MEDICAL TOURISM INDUSTRY KEEPS GROWING DESPITE LIMITATIONS

Joe McClain - Aug 27, 2018
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More and more people travel abroad for surgeries and other procedures. Medical tourism is growing in popularity. Barbados is well known for assisted reproduction treatments, Bangkok for sex reassignment surgery, Hungary and Mexico are popular for dental procedures.

Turkey attracts patients looking for hair transplant procedures. According to the statistics, the country welcomed 700,000 medical tourists in 2017. Over the last decade, medical tourism in Turkey increased ten times. Local experts estimated that this year the country will welcome 850,000 visitors.

According to the International Medical Travel Journal (IMTJ). Turkey is ranked third in medical tourism. The United States holds the first position, followed by South Korea the second. Thailand was the fourth and Germany fifth on the list of top destinations for medical tourism purposes.

It is hard however to address the numbers accurately, partly because of the differences among countries in the concept of what is considered medical tourism. For example, some British statistics include visits to spas or tourists becoming ill on holiday.

Allied Market Research, a research firm, set the value of the giant industry at US$61 billion in 2016. Keith Pollard, director of LaingBuisson, a health care research team of specialists in medical tourism data, believes that this number is much smaller, with an estimate around US$10 to 15 billion.

The growing number of middle-class patients in Asian and African countries means more people are willing to spend money when they have limited access to medical treatment in their homes.

For example, an average heart-valve replacement surgery costs €30,000 (about US$35,000) in Germany, but only €15,000 in the neighboring Austria, with little to no difference in quality of this procedure. A hip replacement surgery can cost around €12,000 in Great Britain, €10,000 in Turkey, and only €4,725 in Poland.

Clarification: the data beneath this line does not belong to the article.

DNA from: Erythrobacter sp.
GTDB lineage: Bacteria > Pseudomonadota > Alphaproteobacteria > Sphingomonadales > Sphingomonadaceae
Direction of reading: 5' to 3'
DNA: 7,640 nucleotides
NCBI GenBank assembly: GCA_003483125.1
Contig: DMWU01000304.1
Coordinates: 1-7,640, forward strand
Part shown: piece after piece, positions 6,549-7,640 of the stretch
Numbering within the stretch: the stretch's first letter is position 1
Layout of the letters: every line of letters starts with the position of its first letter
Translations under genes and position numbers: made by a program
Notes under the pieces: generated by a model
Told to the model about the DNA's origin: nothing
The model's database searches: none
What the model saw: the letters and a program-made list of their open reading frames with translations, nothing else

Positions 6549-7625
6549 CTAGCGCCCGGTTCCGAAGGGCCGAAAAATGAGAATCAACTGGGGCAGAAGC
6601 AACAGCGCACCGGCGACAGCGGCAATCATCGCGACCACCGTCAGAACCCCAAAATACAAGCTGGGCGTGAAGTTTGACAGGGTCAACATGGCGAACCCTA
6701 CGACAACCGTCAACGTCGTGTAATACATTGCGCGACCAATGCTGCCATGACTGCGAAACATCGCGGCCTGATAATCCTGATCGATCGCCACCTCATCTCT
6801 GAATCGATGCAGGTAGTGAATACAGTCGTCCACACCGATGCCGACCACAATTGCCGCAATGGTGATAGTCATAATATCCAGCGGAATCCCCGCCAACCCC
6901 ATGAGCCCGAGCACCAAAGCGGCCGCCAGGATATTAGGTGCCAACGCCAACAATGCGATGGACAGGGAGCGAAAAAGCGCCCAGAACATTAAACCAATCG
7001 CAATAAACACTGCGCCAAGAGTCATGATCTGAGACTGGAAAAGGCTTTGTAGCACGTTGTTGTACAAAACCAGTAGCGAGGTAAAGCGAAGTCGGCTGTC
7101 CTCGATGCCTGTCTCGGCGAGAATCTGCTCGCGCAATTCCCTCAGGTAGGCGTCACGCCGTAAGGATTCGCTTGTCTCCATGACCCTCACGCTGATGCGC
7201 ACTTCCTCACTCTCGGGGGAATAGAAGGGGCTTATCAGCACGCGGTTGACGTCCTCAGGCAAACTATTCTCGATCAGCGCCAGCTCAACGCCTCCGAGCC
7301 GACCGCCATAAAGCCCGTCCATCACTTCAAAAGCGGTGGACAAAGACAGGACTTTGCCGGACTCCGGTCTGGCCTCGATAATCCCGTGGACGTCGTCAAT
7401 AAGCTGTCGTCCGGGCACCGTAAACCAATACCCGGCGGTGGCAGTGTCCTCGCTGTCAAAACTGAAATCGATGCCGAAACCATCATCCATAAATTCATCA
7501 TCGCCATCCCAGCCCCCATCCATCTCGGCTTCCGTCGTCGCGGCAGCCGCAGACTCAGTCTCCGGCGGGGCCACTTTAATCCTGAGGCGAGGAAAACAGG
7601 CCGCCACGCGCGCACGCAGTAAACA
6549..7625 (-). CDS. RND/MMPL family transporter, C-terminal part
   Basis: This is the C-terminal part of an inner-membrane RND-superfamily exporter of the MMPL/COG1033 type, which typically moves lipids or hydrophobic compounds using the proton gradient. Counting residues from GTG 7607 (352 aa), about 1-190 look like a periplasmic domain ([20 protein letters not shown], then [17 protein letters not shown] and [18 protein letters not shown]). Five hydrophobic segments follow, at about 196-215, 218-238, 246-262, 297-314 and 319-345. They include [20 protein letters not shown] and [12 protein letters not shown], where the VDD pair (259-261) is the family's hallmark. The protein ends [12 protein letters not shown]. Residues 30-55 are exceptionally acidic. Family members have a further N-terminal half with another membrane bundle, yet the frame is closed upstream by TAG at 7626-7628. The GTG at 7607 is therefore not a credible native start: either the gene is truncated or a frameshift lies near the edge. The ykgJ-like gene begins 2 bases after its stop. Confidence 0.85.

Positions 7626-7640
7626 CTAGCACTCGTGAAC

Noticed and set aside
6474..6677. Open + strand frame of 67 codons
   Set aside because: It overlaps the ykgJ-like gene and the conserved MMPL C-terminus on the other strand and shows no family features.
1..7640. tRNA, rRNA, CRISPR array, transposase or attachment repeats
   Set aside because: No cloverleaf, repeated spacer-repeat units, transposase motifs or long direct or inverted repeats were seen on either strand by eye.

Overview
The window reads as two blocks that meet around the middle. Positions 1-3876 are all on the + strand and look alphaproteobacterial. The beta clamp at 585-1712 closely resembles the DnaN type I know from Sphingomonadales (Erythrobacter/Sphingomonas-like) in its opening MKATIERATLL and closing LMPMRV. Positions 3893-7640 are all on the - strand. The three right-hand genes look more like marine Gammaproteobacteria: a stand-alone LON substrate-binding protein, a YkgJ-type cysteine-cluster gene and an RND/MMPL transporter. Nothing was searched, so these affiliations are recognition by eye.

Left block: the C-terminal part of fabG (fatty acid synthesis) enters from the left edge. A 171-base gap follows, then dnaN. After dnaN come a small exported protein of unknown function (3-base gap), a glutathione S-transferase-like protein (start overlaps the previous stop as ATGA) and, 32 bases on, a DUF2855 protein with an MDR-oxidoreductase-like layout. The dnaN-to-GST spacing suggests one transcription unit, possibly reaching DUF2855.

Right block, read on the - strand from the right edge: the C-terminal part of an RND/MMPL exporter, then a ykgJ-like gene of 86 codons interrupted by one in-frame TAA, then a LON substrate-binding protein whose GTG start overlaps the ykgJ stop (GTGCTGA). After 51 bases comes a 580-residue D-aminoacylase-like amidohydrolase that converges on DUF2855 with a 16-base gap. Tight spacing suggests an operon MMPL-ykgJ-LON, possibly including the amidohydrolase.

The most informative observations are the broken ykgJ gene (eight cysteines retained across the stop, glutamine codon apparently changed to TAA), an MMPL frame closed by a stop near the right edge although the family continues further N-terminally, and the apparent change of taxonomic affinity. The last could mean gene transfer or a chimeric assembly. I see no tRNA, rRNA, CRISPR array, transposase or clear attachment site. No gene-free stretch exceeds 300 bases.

Governments are taking measures to face the rising demand for medical tourism. South Korea, Malaysia and Dubai have all invested heavily in establishing regional centers of medical experts to attract foreign patients. The Dubai Healthcare City aims to attract patients from the Gulf nations who in the past have been sent to Europe or USA as a measure of their healthcare systems.

Keith Pollard agrees that international travel for in vitro fertilization (IVF) is increasing rapidly because many wealthy countries have placed restrictions to free treatment. While several European countries, such as Germany, offer only three rounds of IVF and limit access to those with medical conditions or younger women.

Patients often do not realize that these “facilitators” could be working exclusively with certain clinics, meaning that they receive undisclosed sums of money. If things go wrong, patients may have less recourse to help. Doctors have been complaining about people returning from medical trips abroad with complications after their treatments.

MEDICAL TOURISM INDUSTRY KEEPS GROWING DESPITE LIMITATIONS

But making money out of medical tourism can still prove to be difficult. Variations in exchange rates can virtually make a destination less appealing in an instant. The market for “scalpel safaris” in South Africa has proven to be volatile, according to people in the business, due to currency fluctuations. Sometimes, demands simply fail to materialize. When work started on Health City Cayman Islands, a 2,000-bed hospital, the US$ 2 billion project was expected to attract more than 17,000 foreign patients annually, mostly from the United States. But after the first wing of the hospital opened in 2014, the International Medical Travel Journal reported that less than 1,000 foreign patients arrived in its first year. According to a subsequent investigation led by a government public accounts committee, one reason was that its sponsors based their projections of client numbers on a flawed study. Fewer American patients arrived than expected, partly because health insurers had no interest in sending people abroad for treatments.

Vikram Kapur, a partner at Bain & Company, says that China has been an exporter of patients in the past, but now American hospitals, such as Johns Hopkins, Cleveland Clinic and the University of Pittsburgh Medical Center (UPMC), are undertaking joint ventures with Chinese hospitals to provide services to patients closer to their homes. One way or another, healthcare is becoming more accessible.

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